### (i) a Mathematics book and a Physics book?

### (ii) either a Mathematics book or a Physics book?

**Solution:**

Given:Total number of Mathematics book = 5Total number of Physics book = 6

(i)Number of ways of buying Mathematics book =^{5}P_{1 }= 5Number of ways of buying Physics book =

^{6}P_{1 }= 6Total possibilities = 5 x 6 = 30

(ii)Number of ways of buying a book (can be any Maths or Physics) =^{11}P_{1}= 11

### Question 11. Given 7 flags of different colors, how many different signals can be generated if a signal requires the use of two flags, one below the other?

**Solution:**

Ways to select 2 flags out of 7 =

^{7}P_{2}= 7x(7 – 1)/2 = 21Ways of generating different signals from these 2 selected flags = 2

(say, A and B are the colors selected then A can be above and B below; and vice versa so 2 ways)

Total distinct signals possible = 21 x 2 = 42

### Question 12. A team consists of 6 boys and 4 girls, and other has 5 boys and 3 girls. How many single matches can be arranged between the two teams when a boy plays against a boy, and a girl plays against a girl?

**Solution:**

Case 1:A boy plays against a boySelect a boy from team 1 and a boy from team 2

Team 1:

^{6}P_{1}= 6Team 2:

^{5}P_{1}= 5Total ways of a boy playing against a boy = 6 x 5 = 30

Case 2:A girl plays against a girlSelect a girl from team 1 and a boy from team 2

Team 1:

^{4}P_{1}= 4Team 2:

^{3}P_{1}= 3Total ways of a girl playing against a girl = 4 x 3 = 12

Total ways of signal matches = Ways of boy playing against boy + Ways of girl playing against girl

= 30 + 12

= 42

### Question 13. Twelve students compete in a race. In how many ways first three prizes be given?

**Solution:**

Number of ways of selecting 3 winners =

^{12}P_{3}= 12 x 11 x 10 / (3 x 2 x 1) = 220For 3 winners selected, different ways of assigning the position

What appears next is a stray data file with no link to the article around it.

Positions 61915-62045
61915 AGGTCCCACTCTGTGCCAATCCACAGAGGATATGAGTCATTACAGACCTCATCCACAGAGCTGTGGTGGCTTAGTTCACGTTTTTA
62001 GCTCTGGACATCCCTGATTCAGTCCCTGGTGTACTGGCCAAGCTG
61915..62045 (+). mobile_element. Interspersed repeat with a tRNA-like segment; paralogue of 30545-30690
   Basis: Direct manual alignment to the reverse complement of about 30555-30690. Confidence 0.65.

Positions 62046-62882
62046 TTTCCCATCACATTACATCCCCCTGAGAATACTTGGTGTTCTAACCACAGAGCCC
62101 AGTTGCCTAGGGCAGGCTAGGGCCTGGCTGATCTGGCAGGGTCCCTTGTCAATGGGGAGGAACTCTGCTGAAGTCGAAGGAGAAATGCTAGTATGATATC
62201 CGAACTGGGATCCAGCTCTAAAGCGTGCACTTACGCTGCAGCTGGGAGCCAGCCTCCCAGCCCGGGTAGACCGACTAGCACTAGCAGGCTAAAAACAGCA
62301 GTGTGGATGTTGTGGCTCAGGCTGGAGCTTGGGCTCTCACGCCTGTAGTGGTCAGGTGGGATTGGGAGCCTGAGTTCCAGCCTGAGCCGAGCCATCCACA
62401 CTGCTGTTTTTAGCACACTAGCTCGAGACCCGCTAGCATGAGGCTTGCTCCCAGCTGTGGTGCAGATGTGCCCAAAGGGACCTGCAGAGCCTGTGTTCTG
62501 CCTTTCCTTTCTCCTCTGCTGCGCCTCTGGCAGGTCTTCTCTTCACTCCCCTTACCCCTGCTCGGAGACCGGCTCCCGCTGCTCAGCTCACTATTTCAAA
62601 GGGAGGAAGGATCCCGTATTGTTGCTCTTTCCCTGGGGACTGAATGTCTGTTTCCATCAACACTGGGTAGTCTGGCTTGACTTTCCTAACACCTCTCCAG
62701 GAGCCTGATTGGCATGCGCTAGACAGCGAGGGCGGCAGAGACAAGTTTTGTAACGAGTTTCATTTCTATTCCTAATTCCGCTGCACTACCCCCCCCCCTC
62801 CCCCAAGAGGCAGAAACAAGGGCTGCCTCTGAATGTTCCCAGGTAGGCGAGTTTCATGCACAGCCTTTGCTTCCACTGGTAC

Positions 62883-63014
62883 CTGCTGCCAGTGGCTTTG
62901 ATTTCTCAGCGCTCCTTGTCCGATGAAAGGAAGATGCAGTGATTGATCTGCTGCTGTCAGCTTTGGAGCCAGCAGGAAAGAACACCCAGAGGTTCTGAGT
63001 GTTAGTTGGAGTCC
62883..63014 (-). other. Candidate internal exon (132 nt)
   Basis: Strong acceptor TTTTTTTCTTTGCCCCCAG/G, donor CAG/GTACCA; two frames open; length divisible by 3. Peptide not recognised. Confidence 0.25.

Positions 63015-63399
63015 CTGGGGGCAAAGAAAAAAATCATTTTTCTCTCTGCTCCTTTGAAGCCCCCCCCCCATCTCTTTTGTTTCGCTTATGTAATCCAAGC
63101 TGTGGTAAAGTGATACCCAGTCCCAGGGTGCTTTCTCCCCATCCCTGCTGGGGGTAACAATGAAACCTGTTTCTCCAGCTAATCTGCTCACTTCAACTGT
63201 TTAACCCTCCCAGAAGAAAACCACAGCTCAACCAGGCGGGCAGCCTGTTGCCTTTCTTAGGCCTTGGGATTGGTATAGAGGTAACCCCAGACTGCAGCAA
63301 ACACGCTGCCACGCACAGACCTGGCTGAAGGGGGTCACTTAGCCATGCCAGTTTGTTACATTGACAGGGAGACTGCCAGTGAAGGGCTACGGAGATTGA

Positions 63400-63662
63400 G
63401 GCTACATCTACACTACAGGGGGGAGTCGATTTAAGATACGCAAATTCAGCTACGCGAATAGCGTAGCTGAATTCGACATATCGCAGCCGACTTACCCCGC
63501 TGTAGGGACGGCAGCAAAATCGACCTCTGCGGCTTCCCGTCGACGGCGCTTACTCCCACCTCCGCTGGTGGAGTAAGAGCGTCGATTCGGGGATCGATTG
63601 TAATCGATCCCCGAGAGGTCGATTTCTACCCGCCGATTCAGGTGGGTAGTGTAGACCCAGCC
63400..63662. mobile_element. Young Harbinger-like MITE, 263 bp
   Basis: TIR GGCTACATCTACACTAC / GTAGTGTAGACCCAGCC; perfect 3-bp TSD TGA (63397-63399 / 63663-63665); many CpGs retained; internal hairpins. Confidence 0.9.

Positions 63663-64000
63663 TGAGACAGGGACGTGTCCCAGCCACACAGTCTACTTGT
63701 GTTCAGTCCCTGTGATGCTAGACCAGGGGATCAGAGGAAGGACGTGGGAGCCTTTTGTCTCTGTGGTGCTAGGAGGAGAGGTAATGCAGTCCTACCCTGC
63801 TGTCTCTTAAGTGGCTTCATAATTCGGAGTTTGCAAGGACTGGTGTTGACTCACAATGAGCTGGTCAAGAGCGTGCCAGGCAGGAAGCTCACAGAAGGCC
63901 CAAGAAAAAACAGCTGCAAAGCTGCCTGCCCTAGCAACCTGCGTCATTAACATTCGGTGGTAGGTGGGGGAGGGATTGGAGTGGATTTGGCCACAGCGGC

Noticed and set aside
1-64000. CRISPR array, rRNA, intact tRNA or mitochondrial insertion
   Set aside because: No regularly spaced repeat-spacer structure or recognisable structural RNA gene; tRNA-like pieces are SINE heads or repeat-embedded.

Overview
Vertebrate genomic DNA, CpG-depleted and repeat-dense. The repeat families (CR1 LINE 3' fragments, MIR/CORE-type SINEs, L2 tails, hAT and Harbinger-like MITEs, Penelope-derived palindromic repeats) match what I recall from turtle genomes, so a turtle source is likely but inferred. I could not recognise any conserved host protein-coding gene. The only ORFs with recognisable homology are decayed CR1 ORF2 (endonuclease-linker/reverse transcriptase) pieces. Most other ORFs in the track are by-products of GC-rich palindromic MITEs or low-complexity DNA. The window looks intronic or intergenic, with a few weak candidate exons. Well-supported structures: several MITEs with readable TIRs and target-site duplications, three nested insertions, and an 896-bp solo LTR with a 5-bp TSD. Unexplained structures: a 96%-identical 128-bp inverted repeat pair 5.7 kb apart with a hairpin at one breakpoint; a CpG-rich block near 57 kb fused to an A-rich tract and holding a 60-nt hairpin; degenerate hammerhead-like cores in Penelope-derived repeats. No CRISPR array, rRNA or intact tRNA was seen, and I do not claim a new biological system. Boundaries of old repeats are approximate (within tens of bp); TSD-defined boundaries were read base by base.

For first position we have 3 possibilities of people,

then for second we have 2 possibilities (other than the one already given first position)

and for third we have 1 possibility (other than the ones declared second and first positions)

So, 3 x 2 x 1 = 6 possibilities of assigning these 3 positions to the three selected people

Total ways of giving 3 prizes = No. of ways of selecting 3 people x Assigning 3 positions to the 3 people

= 220 x 6

= 1320

### Question 14. How many A.P.â€™s with 10 terms are there whose first term is in the set {1, 2, 3} and whose common difference is in the set {1, 2, 3, 4, 5}?

**Solution:**

Number of ways of selecting first term =

^{3}P_{1}= 3Number of ways of selecting common difference =

^{5}P_{1}= 5Total different A.P. series = 3 x 5 = 15

### Question 15. From among the 36 teachers in a college, one principal, one vice-principal and the teacher-in-charge are to be appointed. In how many ways can this be done?

**Solution:**

Number of ways of selecting 3 people =

^{36}P_{3}= 36 x 35 x 34 / (3 x 2 x 1)

= 7140

For 3 people selected, different ways of assigning the posts

For the principal post we have 3 possibilities of people,

then for vice-principal post we have 2 possibilities (other than the one already given principal post)

and for teacher-in-charge we have 1 possibility (other than people declared principal and vice-principal)

So, 3 x 2 x 1 = 6 possibilities of assigning these 3 posts to the three selected people

Total ways of assigning 3 posts = No. of ways of selecting 3 people x Assigning 3 posts to 3 people

= 7140 x 6

= 42840

### Question 16. How many three-digit numbers are there with no digit repeated?

**Solution:**

Ways of selecting 100th place =

^{9}P_{1}= 9 (Selecting from all digits except 0)Ways of selecting 10th place =

^{9}P_{1}= 9 (Selecting from all digits except the digit placed at 100th position)Ways of selecting unit pace =

^{8}P_{1}= 8 (Selecting from all digits except those at 100th and 10th places)Total 3-digit numbers possible with no digit repeated = 9 x 9 x 8 = 648